We visit a lot of planets here on WHAT IF, but K2-141b is the most extreme one yet. Are you ready to jump on board this one-way space shuttle? If you’d rather stay safely Earthbound, I want you to take a look up at the night sky and find the constellation of Aquarius. Right there. Now imagine traveling 202 light-years in that direction, and that’s where you’d find the hell planet.

What’s that stuff falling from the sky? Why is this planet so different from Earth? How did it get that name?

Lava planets are exoplanets. They’re so close to their host stars that parts of the planets’ surfaces have melted, and their atmospheres are made of mineral vapor. And K2-141b, or the hell planet as we’re calling it, is one of the most extreme lava planets discovered. But it’s not just immensely hot. It’s also exceedingly cold.

There are two sides to the Hell Planet. The day side always faces the orange dwarf star that the planet orbits. Since it’s so close to its star, the unrelenting light creates temperatures of up to 3,000°C (5,400°F).

But the other side of the planet couldn’t be more different. Dwelling in constant darkness, the night side of K2-141b can get as cold as -200°C (-328°F). Why?

The Hell Planet is gravitationally locked to its star because it’s so close. Now that you’re here, you have two options. You can either view the planet from a safe distance or get closer to the action. You want to get closer, you say? Well, alright, here goes.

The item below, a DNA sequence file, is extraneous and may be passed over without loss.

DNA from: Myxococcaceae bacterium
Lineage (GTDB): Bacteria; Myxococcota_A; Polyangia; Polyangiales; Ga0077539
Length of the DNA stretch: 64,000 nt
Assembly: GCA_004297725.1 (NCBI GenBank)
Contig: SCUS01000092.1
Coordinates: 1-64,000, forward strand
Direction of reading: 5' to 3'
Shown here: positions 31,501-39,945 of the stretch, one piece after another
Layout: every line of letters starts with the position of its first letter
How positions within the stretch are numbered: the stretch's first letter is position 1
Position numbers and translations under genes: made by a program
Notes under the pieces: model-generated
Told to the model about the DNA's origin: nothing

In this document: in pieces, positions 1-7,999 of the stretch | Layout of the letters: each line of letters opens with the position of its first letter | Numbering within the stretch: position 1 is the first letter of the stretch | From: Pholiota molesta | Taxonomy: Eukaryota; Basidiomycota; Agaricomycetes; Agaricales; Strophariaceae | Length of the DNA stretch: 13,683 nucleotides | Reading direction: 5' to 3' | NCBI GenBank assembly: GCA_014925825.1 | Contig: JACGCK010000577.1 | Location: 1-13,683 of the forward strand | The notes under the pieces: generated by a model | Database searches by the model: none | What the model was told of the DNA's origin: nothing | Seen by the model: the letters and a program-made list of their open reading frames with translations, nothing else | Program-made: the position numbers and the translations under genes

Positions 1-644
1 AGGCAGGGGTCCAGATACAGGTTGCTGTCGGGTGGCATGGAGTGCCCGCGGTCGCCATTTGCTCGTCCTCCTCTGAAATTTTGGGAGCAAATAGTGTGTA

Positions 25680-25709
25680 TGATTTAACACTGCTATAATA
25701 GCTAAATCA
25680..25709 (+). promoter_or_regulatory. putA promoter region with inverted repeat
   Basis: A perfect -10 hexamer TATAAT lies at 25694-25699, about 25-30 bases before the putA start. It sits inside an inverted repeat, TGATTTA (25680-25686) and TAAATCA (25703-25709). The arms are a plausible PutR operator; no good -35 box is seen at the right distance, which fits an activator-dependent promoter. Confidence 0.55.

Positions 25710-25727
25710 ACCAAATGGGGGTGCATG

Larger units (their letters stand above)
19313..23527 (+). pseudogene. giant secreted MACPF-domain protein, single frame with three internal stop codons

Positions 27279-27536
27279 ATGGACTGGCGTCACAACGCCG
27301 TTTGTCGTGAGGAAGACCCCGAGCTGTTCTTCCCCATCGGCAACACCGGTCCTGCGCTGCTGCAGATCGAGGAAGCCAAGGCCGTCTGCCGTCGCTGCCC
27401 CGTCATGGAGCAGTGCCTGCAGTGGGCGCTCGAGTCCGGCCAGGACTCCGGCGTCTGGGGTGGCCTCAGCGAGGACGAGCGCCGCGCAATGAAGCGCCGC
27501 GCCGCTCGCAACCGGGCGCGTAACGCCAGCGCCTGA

Since your space shuttle would burn up in the intense temperature of the dayside, you’d have to land on the night side. After putting on your high-tech spacesuit, you take a step out onto the planet’s surface.

You’ll need to keep your distance this time. As I was saying, I forgot to tell you that the Hell Planet rains rocks. The hot side of the planet is so extreme that magma can evaporate. That’s why the atmosphere is toxic. It’s made of sodium, silicon monoxide, and silicon dioxide, not the nitrogen and oxygen we breathe on Earth.

Supersonic winds carry this mineral vapor over to the planet’s cold side, where it rains down as quartz pebbles and falls into a magma ocean. This magma ocean is about 100 km (62 mi) deep, and it eventually flows to the hot side, where it evaporates back into the atmosphere. It’s sort of like the water cycle on Earth, but deadlier. It’s also not as stable.

The magma ocean on the cold side of the planet is slower, and scientists predict that this will cause the mineral composition to change over time. So the surface and the atmosphere will also change.

All rocky planets, including Earth, began as molten planets that rapidly cooled and solidified. Studying the Hell Planet could provide scientists with better insights into how Earth formed. So the Hell Planet may not always be so hellish.

I hope you like it here, because it would take 7,514,400 years to travel to K2-141b. So this would be a one-way trip. You wouldn’t have enough resources to make it back to Earth.

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